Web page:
If you do a shit TV series that is an appalling, disastrous failure and “gets no ratings”, that means it may be getting 300,000 viewers. That is no audience at all in TV terms. But, to be seen by that number of people in sold-out 100 or 150-seater venues would take forever and have less impact.

If you play the Edinburgh Fringe for 29 nights and sell out your 100-seater venue every night, that is a massive success in Fringe terms, but it is only 2,900 people over the course of a month compared to 300,000 people in one night on a failed TV show. And those 300,000 people are possibly seeing you in each of six episodes of the TV show and are more likely to pay to see you live and to buy your DVDs…

If you appear on a successful TV series, you may get 5 million viewers or top-of-the-range 9 million viewers in one night. If only 1% of them like you, that is 50,000 or 90,000 people as opposed to 2,900 in a smash-hit, month-long Edinburgh Fringe show. If only 50% of the TV show’s audience like you, it is 2.5 million or 4.5 million new fans aware of you, possibly in a single night. And, of course, in actual awareness terms, it is 5 million or 9 million who have suddenly seen you ‘selling’ your ‘product’.

The best thing Michael McIntyre ever did in career terms was go on Britain’s Got Talent as a judge. He was already well-known by live comedy fans and TV comedy fans, but Britain’s Got Talent has phenomenal ratings across the board.

TV creates wider awareness.

But getting a TV break, of course, is well-nigh impossible – especially if you are a truly original act.

You have to be able to replicate the act for the TV director or, at least, make a good stab at it. On a big show, the director is maybe going to see the act rehearse twice in the afternoon and then shoot the show in the evening. In the rehearsals, he needs to see where the pauses are, where the glances are.

So, if you have an only-average comedian who performs a set script, who can do the words and pauses exactly the same then – to a lot of TV directors and producers – that is preferable to a really, really original act which is totally unpredictable. And, if the only-average act’s material runs to the same duration within 5 seconds every time it is delivered, then Christmas, New Year, the director’s 18th birthday and the Royal Jubilee have all come together.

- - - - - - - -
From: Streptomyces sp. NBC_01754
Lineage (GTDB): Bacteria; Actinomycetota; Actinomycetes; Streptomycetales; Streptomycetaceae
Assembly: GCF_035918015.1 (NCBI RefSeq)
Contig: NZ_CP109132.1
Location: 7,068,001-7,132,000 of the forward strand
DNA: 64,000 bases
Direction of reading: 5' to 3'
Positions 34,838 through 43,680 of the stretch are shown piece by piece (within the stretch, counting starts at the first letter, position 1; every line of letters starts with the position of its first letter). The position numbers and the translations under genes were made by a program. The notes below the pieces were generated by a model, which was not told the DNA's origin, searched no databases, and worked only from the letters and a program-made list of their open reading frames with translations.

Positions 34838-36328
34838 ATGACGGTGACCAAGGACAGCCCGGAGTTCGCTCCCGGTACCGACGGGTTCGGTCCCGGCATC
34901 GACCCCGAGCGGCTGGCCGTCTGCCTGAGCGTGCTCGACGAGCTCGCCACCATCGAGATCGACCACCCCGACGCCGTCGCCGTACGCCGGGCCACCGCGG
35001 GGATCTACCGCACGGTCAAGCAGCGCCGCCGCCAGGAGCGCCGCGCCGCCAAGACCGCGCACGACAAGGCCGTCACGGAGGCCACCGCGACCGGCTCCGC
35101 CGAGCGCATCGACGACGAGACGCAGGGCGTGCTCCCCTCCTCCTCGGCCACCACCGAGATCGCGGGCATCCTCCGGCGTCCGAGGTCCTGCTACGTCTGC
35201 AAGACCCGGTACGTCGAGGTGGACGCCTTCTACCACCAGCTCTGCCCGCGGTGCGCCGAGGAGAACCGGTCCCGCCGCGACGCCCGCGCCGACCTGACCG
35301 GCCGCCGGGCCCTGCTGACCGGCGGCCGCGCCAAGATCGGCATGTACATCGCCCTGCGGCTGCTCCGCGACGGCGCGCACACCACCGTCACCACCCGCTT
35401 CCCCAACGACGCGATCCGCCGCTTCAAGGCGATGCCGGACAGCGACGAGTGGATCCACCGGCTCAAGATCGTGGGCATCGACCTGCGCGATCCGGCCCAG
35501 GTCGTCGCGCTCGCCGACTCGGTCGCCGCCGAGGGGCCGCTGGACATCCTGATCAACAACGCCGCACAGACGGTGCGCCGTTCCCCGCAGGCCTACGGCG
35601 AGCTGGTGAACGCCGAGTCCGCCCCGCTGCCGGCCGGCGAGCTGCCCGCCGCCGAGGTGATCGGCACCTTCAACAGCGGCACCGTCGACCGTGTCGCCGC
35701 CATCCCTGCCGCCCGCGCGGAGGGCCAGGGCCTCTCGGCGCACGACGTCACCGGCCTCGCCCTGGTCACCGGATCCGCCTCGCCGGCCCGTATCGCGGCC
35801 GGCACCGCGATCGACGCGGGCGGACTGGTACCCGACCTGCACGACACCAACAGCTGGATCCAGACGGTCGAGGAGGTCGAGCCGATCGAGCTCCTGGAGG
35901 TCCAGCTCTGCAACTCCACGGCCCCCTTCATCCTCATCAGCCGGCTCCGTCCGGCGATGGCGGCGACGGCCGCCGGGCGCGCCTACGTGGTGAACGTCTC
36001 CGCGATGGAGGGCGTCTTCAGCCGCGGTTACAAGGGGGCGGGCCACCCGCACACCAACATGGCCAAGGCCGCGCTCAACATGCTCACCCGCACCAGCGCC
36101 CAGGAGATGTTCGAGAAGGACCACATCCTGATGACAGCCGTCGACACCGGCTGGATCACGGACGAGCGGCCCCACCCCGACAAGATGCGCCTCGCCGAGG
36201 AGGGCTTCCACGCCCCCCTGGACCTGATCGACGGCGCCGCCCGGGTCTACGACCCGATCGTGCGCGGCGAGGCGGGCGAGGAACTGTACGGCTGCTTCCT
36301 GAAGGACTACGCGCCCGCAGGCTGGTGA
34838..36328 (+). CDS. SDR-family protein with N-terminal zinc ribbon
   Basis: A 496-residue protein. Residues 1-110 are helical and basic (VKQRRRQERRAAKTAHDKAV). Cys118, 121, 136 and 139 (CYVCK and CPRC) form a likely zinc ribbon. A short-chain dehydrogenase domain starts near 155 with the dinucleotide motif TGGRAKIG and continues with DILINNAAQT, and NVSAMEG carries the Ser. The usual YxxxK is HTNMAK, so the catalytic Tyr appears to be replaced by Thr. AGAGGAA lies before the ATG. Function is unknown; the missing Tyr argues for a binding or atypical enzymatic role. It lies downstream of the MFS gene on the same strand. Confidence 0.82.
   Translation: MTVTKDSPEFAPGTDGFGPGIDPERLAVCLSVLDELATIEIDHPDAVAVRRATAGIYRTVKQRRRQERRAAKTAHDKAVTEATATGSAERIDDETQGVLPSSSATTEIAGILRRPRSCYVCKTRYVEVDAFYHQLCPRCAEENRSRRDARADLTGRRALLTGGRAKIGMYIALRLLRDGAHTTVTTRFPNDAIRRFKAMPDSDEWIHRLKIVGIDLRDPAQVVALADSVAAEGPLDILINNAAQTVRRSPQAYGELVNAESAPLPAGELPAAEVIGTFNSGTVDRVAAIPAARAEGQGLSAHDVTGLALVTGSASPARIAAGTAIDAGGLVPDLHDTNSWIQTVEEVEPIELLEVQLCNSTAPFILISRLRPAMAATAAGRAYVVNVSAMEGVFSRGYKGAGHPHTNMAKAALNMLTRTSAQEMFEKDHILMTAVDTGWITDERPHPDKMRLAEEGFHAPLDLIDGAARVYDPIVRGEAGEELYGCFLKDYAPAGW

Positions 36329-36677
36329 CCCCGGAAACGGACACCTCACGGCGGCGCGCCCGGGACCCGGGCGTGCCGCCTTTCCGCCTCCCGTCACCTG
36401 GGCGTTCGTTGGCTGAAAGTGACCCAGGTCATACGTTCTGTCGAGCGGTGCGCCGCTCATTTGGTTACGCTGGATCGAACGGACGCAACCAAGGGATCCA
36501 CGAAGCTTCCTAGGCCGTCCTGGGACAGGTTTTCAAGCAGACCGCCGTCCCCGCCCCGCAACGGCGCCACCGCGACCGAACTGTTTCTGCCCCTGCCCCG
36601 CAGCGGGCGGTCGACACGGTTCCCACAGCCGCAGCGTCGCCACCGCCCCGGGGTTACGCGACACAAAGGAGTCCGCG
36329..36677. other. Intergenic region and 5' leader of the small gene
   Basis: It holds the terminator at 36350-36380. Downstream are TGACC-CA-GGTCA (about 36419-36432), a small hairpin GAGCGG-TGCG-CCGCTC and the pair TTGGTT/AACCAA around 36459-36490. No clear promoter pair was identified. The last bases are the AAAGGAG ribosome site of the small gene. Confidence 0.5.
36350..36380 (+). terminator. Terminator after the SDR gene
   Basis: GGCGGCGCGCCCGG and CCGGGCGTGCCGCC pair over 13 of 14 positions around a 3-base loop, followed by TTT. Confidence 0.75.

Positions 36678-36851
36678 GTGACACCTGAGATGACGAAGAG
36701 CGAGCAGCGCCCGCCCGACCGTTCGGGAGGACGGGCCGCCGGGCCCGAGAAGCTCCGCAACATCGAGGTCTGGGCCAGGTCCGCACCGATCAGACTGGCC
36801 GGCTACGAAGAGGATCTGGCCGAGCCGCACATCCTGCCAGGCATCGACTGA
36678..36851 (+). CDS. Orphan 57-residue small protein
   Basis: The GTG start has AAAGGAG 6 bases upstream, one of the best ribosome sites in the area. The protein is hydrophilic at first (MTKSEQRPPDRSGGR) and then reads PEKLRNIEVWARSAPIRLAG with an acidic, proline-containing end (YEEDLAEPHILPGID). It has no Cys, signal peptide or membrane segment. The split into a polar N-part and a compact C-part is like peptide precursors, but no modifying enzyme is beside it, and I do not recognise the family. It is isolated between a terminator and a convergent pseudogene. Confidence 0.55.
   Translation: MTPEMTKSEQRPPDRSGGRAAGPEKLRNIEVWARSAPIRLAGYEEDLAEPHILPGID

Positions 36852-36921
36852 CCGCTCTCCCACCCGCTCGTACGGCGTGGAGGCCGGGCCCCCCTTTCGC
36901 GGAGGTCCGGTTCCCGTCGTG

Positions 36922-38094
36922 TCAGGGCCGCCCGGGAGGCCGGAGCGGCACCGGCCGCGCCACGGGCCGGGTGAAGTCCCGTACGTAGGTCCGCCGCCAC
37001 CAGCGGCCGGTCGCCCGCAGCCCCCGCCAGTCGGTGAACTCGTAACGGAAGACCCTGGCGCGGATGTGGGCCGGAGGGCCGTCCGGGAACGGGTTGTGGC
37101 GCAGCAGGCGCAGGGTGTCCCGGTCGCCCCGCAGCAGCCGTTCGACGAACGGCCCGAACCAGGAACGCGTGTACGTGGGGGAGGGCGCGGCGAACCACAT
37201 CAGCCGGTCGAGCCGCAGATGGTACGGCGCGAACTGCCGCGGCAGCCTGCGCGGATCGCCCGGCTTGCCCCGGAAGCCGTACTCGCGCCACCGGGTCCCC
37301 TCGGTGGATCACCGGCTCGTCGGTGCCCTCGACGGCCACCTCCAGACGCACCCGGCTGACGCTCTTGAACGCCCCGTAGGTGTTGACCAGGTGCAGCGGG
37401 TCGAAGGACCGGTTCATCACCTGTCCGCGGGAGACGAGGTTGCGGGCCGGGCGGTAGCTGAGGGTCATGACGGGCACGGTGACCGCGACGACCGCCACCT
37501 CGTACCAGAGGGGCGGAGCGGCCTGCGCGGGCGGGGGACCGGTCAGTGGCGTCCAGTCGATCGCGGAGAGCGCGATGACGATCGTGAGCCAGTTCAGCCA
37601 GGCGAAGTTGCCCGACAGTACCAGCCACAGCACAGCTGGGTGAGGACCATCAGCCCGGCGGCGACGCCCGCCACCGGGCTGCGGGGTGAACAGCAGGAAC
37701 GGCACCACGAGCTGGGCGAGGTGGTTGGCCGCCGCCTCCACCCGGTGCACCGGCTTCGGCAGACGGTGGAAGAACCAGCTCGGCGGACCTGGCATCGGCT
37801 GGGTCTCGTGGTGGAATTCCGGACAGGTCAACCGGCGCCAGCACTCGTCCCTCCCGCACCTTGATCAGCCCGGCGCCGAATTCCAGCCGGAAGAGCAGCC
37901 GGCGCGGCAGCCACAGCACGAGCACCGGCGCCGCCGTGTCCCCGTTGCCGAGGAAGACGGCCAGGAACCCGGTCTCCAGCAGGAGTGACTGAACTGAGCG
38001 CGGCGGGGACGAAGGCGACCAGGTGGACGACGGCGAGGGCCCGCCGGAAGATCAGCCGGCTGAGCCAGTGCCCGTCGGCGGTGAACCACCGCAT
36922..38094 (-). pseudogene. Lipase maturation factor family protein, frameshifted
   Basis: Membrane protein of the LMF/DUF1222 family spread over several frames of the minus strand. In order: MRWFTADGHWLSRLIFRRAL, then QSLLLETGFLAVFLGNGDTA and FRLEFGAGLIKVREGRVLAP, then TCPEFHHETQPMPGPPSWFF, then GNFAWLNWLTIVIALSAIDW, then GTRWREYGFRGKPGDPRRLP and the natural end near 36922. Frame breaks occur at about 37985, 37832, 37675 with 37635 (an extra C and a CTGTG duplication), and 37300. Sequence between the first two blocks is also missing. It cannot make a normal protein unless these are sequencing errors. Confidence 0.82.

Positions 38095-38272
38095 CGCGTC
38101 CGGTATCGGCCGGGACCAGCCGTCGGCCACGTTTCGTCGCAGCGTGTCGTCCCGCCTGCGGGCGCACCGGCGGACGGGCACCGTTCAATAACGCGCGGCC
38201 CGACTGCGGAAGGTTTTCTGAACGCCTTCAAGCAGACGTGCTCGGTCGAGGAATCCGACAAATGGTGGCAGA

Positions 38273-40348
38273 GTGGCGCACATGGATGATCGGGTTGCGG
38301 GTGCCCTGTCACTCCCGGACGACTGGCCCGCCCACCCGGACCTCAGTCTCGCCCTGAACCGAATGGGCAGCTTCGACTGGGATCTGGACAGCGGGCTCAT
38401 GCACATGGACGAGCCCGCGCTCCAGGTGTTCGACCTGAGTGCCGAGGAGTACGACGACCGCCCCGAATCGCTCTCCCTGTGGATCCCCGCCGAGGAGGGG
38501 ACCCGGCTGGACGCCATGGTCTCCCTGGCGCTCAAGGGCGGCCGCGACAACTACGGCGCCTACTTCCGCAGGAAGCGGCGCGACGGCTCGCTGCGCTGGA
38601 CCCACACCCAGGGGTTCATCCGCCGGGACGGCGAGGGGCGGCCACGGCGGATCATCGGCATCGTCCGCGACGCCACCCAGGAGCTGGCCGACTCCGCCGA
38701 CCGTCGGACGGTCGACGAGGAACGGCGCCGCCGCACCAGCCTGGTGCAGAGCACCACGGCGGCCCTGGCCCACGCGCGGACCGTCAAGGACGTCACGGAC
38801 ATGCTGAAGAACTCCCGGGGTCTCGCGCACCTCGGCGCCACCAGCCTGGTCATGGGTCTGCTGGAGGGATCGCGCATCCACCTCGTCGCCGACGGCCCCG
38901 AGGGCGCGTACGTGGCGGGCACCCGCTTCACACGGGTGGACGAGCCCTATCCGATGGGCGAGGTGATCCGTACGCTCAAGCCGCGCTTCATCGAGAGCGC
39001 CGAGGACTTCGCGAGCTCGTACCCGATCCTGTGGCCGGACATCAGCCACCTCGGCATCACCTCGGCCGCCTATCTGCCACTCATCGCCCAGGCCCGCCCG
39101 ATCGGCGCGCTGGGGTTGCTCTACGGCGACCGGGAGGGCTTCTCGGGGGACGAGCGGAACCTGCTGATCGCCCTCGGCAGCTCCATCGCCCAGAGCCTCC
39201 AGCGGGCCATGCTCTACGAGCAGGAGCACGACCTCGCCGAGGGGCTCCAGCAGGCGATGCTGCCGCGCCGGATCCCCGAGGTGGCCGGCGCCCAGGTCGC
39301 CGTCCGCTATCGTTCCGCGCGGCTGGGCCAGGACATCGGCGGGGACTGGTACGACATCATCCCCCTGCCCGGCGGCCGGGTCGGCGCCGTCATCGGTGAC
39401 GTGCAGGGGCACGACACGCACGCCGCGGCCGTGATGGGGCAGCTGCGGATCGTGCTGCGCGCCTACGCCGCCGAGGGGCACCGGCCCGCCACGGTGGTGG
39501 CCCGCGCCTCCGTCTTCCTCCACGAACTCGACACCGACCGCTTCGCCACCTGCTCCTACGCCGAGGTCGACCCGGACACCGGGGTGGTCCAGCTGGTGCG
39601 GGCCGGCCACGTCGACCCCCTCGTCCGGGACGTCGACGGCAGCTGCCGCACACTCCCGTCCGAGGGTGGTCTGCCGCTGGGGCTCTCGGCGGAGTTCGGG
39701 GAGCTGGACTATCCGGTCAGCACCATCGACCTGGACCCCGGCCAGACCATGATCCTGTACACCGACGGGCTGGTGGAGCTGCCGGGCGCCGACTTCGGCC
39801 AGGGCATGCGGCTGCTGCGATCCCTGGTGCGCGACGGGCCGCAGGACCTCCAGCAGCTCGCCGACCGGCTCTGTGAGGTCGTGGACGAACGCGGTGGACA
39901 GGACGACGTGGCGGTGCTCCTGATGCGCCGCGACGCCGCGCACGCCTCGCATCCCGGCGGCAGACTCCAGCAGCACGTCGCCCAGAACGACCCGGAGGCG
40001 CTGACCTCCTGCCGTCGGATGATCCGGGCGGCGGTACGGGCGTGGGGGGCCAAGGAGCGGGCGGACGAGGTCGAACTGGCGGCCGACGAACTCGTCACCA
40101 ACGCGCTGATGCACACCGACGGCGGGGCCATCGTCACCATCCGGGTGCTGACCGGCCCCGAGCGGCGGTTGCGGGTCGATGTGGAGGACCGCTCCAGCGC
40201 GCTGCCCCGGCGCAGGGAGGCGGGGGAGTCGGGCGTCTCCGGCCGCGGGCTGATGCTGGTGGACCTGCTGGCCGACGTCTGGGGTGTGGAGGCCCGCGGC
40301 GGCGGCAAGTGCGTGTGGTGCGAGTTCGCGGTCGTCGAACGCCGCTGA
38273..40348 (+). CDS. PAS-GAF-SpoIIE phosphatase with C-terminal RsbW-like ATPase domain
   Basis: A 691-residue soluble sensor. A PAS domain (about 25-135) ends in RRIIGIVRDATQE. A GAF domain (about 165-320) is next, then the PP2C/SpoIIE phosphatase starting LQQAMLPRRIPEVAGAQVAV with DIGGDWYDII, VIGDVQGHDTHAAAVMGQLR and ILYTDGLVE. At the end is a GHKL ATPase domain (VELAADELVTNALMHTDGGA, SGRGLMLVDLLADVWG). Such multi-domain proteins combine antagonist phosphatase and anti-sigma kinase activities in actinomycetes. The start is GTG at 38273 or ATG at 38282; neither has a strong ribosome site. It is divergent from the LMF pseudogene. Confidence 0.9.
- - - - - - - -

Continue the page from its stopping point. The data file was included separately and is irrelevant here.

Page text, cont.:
A not-utterly-brilliant, not-utterly-original but OK act that is dependable is ‘better’ for TV than an utterly original, unpredictable act that is not going to be the same every single time it’s done.

With TV shows, you are talking about large amounts of money, even on the cheap ones. And, if you are talking about a peaktime show on BBC1 or ITV1 – which is where the large audiences are – you are talking serious, serious money. You cannot waste it by risking it on people who are brilliant only 60% or even 75% of the time.

Some acts – maybe not the best acts – CAN deliver good dependable performances and acceptable material 100% or 98% of the time.

You can edit an act’s material in theory but, with some of the best, most original, most unpredictable acts, it is very difficult to edit out material and keep up the TV pace.